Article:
Dr PAN Jinger Melody

Assistant Professor
Department of Psychology,
The Education University of Hong Kong        

Phone: (852) 29488876
Email: jpan@eduhk.hk
ORCID: 0000-0002-8160-9867
Education PhD, Psychology, College of Brain and Cognitive Sciences,
Beijing Normal University
Biography Dr Jinger Pan received her Ph.D. from the Beijing Normal University. She was awarded the Early Research Career Award from Ministry of Education of P. R. China. She then worked at the University of Potsdam in Germany as a post-doctoral research scientist. She joined The Education University of Hong Kong as Assistant Professor in 2017. From 2019, she serves in the editorial board of Scientific Studies of Reading.
Research Interests
  • Reading development and impairment
  • Eye movements during reading

5 Representative Publications

  • Pan, J., Cui, X., McBride, C., & Shu, H. (in press). An investigation of the bidirectional relations of word reading to timed visual tasks involving different levels of phonological processing in Chinese. Scientific Studies of Reading.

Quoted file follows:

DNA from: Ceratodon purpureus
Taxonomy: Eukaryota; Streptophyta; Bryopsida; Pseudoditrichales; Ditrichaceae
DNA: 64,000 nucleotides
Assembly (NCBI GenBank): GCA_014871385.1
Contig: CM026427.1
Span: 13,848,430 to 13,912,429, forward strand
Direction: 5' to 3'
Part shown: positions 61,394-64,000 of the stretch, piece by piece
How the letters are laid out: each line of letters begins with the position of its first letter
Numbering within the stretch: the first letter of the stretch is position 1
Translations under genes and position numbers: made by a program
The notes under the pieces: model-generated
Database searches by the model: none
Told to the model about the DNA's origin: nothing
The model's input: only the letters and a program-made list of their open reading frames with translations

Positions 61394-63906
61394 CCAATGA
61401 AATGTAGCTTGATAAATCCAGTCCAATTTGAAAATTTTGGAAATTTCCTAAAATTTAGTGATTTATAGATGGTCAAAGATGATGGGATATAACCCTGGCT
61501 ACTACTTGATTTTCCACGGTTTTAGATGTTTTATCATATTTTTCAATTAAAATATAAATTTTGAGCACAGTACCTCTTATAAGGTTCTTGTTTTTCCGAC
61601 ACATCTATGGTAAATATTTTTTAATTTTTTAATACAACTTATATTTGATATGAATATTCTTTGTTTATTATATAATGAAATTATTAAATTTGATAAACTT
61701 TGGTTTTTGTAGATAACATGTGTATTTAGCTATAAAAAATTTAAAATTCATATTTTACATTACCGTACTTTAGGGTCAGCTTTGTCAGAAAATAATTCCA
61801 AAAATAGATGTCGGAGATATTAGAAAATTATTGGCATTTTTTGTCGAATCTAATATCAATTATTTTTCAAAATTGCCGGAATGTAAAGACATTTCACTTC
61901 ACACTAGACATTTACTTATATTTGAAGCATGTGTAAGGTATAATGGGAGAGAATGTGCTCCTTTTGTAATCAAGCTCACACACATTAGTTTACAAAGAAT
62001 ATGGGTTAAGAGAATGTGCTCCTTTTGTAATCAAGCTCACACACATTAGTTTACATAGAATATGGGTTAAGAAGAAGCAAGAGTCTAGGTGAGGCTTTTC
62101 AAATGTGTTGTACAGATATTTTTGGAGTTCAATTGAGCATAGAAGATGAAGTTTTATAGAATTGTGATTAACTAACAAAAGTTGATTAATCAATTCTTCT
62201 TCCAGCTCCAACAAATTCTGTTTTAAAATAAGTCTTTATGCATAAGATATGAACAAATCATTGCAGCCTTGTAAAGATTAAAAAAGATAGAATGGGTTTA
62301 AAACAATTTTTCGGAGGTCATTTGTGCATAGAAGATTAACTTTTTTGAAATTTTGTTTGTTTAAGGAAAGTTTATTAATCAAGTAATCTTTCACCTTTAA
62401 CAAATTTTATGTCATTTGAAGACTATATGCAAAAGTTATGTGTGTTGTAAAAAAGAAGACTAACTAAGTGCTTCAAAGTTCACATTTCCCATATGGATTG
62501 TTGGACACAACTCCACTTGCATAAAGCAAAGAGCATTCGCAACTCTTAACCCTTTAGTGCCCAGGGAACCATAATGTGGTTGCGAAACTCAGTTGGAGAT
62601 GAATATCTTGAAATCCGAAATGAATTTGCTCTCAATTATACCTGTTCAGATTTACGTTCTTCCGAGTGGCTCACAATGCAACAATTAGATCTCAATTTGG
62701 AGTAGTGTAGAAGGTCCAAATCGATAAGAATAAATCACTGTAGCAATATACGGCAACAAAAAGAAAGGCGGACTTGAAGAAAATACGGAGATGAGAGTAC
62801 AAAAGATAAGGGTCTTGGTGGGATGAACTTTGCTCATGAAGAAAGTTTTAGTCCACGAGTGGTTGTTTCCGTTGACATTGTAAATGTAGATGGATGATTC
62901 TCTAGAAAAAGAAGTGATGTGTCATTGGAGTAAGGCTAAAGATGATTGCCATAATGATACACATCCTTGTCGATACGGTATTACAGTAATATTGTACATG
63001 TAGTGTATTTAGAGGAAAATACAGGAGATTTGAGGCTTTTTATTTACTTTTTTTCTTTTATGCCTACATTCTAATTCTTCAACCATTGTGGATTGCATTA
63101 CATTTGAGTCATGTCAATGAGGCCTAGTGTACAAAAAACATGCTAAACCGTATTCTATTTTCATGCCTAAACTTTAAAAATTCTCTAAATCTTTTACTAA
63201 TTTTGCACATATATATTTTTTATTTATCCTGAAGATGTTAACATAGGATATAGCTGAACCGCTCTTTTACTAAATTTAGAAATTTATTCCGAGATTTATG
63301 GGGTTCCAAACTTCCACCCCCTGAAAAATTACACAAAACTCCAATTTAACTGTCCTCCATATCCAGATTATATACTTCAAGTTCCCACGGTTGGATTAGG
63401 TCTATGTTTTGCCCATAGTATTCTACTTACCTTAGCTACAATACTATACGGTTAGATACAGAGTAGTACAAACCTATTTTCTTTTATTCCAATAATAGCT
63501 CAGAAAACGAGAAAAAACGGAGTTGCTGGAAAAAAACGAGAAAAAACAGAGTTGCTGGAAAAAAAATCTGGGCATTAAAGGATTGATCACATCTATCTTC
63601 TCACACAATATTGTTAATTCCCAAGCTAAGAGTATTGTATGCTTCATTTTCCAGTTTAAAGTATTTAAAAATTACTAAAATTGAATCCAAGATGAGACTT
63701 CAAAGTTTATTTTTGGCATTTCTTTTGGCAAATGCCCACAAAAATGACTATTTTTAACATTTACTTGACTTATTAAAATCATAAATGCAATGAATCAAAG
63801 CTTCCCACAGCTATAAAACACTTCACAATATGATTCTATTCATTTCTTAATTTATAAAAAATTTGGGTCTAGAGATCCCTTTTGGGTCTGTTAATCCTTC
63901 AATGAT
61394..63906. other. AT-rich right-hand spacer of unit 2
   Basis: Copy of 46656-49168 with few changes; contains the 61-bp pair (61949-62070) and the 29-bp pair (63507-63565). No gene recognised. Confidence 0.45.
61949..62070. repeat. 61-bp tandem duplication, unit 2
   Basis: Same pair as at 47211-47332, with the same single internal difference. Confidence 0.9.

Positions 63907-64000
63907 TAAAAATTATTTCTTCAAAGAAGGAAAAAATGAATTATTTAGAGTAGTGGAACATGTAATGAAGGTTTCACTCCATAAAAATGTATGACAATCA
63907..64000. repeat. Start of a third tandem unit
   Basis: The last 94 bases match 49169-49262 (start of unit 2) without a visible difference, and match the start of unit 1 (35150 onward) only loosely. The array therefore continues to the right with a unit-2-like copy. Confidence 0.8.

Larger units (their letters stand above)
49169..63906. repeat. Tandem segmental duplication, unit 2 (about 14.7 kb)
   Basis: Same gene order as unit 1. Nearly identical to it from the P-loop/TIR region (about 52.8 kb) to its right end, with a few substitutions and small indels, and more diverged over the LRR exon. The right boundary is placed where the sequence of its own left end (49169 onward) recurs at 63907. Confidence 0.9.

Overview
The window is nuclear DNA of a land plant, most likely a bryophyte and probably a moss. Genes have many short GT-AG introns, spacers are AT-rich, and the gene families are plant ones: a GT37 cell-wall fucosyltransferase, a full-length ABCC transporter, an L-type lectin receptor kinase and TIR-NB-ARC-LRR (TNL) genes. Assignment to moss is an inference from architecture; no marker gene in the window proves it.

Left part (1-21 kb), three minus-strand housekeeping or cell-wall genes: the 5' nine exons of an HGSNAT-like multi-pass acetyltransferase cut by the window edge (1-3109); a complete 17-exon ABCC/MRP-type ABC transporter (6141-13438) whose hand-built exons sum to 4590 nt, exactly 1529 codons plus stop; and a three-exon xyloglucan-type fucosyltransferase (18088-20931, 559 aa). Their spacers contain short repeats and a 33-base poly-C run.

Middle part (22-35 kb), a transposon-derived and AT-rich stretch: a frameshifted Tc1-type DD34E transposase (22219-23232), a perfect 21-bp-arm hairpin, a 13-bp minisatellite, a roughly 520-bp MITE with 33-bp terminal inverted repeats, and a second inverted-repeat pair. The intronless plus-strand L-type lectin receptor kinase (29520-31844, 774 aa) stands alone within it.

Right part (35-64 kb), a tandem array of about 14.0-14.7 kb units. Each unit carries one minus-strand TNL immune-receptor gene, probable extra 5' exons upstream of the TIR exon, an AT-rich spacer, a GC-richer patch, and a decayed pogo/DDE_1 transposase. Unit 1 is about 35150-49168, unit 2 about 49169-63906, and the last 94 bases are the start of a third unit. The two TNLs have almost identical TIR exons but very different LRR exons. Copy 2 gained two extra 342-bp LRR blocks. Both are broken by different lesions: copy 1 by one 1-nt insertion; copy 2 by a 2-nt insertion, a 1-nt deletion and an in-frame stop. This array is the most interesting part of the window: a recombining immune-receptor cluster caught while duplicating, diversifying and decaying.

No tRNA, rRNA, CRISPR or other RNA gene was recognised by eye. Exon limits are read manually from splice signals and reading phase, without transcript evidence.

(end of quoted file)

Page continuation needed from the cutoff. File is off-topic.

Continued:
• Pan, J., Laubrock, J., & Yan, M. (2016). Parafoveal processing in silent and oral reading: Reading mode influences the relative weighting of phonological and semantic information in Chinese. Journal of Experimental Psychology: Learning, Memory, and Cognition, 42, 1257-1273.
  • Pan, J., Song, S., Su, M., McBride, C., Liu, H., Zhang, Y., Li, H., & Shu, H. (2016). On the relationship between phonological awareness, morphological awareness and Chinese literacy skills: Evidence from an 8-year longitudinal study. Developmental Science, 19, 982-991.
  • Pan, J., Yan, M., Laubrock, J., Shu, H., & Kliegl, R. (2013). Eye-voice span during rapid automatized naming of digits and dice in Chinese normal and dyslexic children. Developmental Science, 16, 967-979.
  • Pan, J., McBride-Chang, C., Shu, H., Liu, H., Zhang, Y., & Li, H. (2011). What is in the naming? A 5-year longitudinal study of early rapid naming and phonological sensitivity in relation to subsequent reading skills in both native Chinese and English as a second language. Journal of Educational Psychology, 103, 897-908.